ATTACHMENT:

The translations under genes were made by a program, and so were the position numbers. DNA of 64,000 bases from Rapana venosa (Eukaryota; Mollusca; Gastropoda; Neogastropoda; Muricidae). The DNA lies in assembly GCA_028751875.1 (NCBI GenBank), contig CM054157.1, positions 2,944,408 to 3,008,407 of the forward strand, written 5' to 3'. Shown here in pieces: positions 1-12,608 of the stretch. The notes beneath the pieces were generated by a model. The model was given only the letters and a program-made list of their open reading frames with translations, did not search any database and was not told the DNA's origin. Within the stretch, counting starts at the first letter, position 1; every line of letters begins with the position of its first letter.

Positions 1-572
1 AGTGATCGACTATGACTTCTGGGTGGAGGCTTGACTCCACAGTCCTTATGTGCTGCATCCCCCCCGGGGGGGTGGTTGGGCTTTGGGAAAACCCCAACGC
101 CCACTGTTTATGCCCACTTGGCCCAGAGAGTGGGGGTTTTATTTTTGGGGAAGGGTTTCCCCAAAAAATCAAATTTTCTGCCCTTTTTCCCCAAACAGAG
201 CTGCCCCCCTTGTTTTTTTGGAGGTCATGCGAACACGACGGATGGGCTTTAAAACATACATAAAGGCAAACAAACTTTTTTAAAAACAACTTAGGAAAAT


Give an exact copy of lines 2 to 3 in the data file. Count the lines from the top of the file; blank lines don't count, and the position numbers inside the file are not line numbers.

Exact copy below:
Positions 1-572
1 AGTGATCGACTATGACTTCTGGGTGGAGGCTTGACTCCACAGTCCTTATGTGCTGCATCCCCCCCGGGGGGGTGGTTGGGCTTTGGGAAAACCCCAACGC